The Bugatti Model 100
The beginning of a new series that I am starting about unusual things that car manufactures made.
The 1930s were an amazing time for the development of aeronautics, as more and more people were fascinated by these works of science and art. With the idea of the powered flight which is an heavier-than-air aircraft, people were always innovating. During the 1930s, there were many technological advancements in both the design and construction of airplanes making them look more dynamic, increasing speed, and increasing range would all lead up to this:
The year is 1938 and the founder of Bugatti, Ettore Bugatti wanted in on the air racing trend. The Bugatti Model 100 was initially designed, and purpose-built to compete in the 1939 Deutsch de la Meurthe Cup Race. But sadly, the Model 100 was not completed by the 1939 deadline and was put into storage prior to the German Invasion of France.
At the turn of WWII, the French government turned to the legendary car manufacturer, Bugatti. The French government used the sophisticated design of the Model 100 to develop a fighter variant for mass war production. The Model 100 was used to develop five patents that aircraft still use today. Three of these include: the incline engine, the v-tail mixer controls (as seen in modern airplanes such as the Beechcraft Bonanza V-tail and the Cirrus Jet), and the automatic flap system which is used in just about every airplane.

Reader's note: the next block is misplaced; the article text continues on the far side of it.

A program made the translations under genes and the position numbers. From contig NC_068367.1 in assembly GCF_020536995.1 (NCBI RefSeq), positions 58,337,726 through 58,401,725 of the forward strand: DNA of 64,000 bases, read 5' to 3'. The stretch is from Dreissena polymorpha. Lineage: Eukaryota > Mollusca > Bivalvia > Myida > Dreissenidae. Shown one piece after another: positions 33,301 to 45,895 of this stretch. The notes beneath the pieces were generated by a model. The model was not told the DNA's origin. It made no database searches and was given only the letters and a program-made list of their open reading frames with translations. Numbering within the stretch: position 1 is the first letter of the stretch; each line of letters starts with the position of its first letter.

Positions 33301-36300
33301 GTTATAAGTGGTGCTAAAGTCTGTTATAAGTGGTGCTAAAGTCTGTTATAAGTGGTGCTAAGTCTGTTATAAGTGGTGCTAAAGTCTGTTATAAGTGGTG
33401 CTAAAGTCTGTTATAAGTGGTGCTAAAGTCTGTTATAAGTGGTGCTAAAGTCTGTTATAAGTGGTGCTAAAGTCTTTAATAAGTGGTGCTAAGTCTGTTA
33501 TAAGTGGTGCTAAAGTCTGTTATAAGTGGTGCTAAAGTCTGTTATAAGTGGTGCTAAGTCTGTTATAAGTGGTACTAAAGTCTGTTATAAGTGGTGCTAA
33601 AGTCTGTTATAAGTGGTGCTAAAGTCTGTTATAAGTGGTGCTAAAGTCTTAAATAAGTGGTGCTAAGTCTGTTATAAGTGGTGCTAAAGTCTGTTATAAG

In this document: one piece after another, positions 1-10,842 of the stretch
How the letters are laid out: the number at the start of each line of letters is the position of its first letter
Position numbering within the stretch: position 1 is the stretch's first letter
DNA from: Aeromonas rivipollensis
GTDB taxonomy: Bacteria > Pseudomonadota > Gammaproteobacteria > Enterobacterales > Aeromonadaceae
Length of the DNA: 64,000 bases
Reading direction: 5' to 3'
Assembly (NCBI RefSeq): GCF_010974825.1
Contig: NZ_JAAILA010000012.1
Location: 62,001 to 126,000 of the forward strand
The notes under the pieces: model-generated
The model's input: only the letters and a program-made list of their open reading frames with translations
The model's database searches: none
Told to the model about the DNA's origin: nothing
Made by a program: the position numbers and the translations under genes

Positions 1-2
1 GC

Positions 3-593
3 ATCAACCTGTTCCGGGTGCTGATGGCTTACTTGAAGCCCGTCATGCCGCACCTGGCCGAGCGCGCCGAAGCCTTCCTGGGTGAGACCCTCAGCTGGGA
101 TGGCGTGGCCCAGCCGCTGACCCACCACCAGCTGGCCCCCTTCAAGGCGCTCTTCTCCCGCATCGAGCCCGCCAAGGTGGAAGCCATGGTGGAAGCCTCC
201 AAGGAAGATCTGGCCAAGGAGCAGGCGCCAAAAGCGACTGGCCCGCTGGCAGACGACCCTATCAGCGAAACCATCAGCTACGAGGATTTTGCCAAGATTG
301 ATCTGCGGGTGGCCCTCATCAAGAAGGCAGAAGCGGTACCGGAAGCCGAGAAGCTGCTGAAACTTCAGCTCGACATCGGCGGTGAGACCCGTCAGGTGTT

The Bugatti Model 100 had two massive supercharged Bugatti Type 50P Straight 8 4.9L, 450 hp each! That means this 25ft (7.75m) airplane had 900 hp! To put that into perspective the airplane that I fly, the Cessna 152 is 24ft long and has a whopping 110 hp flat 4 engine. Another unusual feature of the Model 100 is the contra-rotating propellers that outputs the 900 hp through two driveshafts that are mounted on either side of the pilot. If you're wondering, contra-rotating propellers spin in opposite directions and have a similar action to sissors. The Model 100 as mentioned before, had a 120-degree v-tail, retractable landing gear, and is made of mostly wood sandwiched like fiberglass.
The Bugatti Model 100 was designed with three principals: go fast, win races, and look amazing while doing it. Ettore Bugatti made not only a flying machine but a masterpiece of art similar to his beautiful cars such as the Bugatti Type 57SC Atlantic. But when I said that this airplane is a work of art I don’t mean some boring painting in a boring museum; I mean that this was an eye candy with its futuristic design such as the v-tail, forward-swept main wings, and two contra-rotating propellers.
So what happened?
Unfortunately, due to many setbacks and delays, the Bugatti Model 100 missed the 1939 entry deadline. But, due to WWII the race was never held. Thankfully however, the Model 100 was hidden at the family chateau in Ermenonville. Probably the saddest thing to happen to the Model 100 is that both of its massive engines were salvaged for automotive purposes. Now having undergone a static restoration, the Bugatti Model 100 is now on display at the EAA Airventure Museum in Oshkosh, Wisconsin.
If Bugatti after the war would have continued his mission of completing the Model 100, this magnificent airplane could have and probably have beaten the 1938 airspeed record. The Model 100 could have even broken the 440-mph (708.11-kmh) barrier which at the time was something to dream about. Overall, the Bugatti Model 100 if completed would have beaten many records and looked amazing while doing so. Such a Bugatti am I right! 😉